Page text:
Gerald moved back to Wichita Falls, Texas to be with his National Guard Unit after serving in Vietnam. He stayed in Wichita Falls for about three years until 1971. He went to Bethania Hospital for a year to get his LVN ( Licensed Vocational Nurse ) in Wichita Falls. In 1971 he moved to Edgewood, Texas. He moved there to take care of his grandparents who were still living there at the time. At this time, he transferred from the National Guard to the Army 94th Reserve General Hospital in Mesquite, Texas. It is located in Seagoville today. I went up in rank after receiving my LVN license. I was assigned Chief Warden Master at the General Hospital.” However, in 1977 he transferred from the 94th Army Hospital to the 181st Ordinance Company, guided missile maintenance. “I was a civilian technician for the Army Reserve and the reason I went back to the Ordinance field. I was the first Sargant and had never seen a guided missile in my life,” laughed Gerald. “I am still moving around,” he said. “Next, I applied for the Army Guard Reserve Program. These were technicians or reservists on active duty tours in a specific area. At that time, I had become a Battalion Supply Sargant for the 519th Maintenance Battalion in Dallas. I had to take a grade reduction to get the job, but it was still worth it. My base pay and living expenses was about $4,000 a month at that time. Anything the units under the Battalion needed we supplied it. I stayed here until I retired in 1989. I had spent a total of 31 years in the military.”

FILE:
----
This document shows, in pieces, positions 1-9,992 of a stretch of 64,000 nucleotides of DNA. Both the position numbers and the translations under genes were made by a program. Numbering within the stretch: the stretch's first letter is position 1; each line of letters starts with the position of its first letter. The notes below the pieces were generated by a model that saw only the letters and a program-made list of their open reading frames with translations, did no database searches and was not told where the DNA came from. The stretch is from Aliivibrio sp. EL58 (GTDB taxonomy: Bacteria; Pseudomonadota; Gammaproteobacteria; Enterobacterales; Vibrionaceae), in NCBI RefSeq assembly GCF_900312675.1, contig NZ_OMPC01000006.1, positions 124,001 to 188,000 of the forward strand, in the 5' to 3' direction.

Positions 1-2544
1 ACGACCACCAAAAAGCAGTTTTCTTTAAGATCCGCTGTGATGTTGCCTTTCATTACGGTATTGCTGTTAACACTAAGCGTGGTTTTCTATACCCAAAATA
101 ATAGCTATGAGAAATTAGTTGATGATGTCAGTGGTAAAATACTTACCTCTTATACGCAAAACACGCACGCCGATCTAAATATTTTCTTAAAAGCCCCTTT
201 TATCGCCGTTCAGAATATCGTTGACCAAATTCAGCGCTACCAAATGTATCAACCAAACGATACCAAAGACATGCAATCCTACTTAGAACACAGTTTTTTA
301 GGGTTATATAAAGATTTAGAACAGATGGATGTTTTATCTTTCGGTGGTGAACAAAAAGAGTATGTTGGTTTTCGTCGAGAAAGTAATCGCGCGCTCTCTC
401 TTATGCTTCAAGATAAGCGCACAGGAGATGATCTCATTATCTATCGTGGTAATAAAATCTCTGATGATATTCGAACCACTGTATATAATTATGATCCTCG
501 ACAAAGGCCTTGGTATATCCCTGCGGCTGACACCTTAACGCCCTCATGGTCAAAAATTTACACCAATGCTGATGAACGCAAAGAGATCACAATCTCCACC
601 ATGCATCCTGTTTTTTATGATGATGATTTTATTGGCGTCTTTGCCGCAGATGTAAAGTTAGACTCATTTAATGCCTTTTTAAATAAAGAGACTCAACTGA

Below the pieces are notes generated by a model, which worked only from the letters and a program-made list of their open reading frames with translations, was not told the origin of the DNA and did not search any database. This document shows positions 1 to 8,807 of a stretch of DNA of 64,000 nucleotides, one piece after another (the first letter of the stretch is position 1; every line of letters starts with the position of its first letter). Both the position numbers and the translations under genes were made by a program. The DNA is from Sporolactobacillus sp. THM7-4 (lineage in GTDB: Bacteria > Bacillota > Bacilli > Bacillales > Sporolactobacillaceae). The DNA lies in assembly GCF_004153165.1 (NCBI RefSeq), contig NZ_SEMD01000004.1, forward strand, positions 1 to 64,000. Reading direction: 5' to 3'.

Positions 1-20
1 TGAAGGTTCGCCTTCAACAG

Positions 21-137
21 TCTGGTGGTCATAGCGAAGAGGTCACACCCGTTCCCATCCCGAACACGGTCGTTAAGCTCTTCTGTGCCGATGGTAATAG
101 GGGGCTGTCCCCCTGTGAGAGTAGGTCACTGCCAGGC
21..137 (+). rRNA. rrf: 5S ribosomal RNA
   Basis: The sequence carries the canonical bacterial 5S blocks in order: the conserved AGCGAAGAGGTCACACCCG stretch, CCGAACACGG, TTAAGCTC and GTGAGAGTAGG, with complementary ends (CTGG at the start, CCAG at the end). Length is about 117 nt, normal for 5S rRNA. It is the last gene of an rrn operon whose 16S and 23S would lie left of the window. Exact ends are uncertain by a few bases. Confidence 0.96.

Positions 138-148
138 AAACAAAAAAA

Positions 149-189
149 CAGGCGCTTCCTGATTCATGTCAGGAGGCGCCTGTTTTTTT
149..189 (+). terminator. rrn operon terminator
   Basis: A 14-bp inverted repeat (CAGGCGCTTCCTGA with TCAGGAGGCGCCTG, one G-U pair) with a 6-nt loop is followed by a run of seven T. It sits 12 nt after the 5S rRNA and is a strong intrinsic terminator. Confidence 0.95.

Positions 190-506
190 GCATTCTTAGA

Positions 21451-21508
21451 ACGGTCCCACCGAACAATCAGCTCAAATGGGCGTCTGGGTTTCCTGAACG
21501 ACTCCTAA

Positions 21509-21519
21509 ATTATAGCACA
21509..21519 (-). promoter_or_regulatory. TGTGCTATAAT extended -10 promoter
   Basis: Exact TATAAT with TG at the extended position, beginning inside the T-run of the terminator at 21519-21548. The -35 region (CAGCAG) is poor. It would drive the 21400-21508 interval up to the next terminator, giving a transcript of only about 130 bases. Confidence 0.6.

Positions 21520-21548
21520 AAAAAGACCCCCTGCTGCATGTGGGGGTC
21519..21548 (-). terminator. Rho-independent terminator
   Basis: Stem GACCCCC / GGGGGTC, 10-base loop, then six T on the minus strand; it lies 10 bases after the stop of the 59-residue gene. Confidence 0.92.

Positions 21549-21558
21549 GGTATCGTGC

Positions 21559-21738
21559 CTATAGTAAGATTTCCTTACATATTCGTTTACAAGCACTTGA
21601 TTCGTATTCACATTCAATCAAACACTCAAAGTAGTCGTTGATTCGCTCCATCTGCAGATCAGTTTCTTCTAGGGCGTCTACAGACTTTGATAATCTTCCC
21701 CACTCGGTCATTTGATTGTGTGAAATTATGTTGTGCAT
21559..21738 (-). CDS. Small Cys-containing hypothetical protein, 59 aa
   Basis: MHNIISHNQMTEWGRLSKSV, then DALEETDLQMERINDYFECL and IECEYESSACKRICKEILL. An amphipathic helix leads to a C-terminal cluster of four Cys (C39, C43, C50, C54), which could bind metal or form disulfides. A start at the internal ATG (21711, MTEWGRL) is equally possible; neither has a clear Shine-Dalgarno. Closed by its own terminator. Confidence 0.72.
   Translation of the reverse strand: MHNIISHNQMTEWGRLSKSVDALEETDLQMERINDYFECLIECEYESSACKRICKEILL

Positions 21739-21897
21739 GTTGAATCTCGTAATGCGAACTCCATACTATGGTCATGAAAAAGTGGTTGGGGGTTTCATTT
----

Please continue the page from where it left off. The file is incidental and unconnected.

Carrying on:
“The best food I had in the military was SOS ( a military food term known as shit on shingles, usually creamed chipped beef on toast.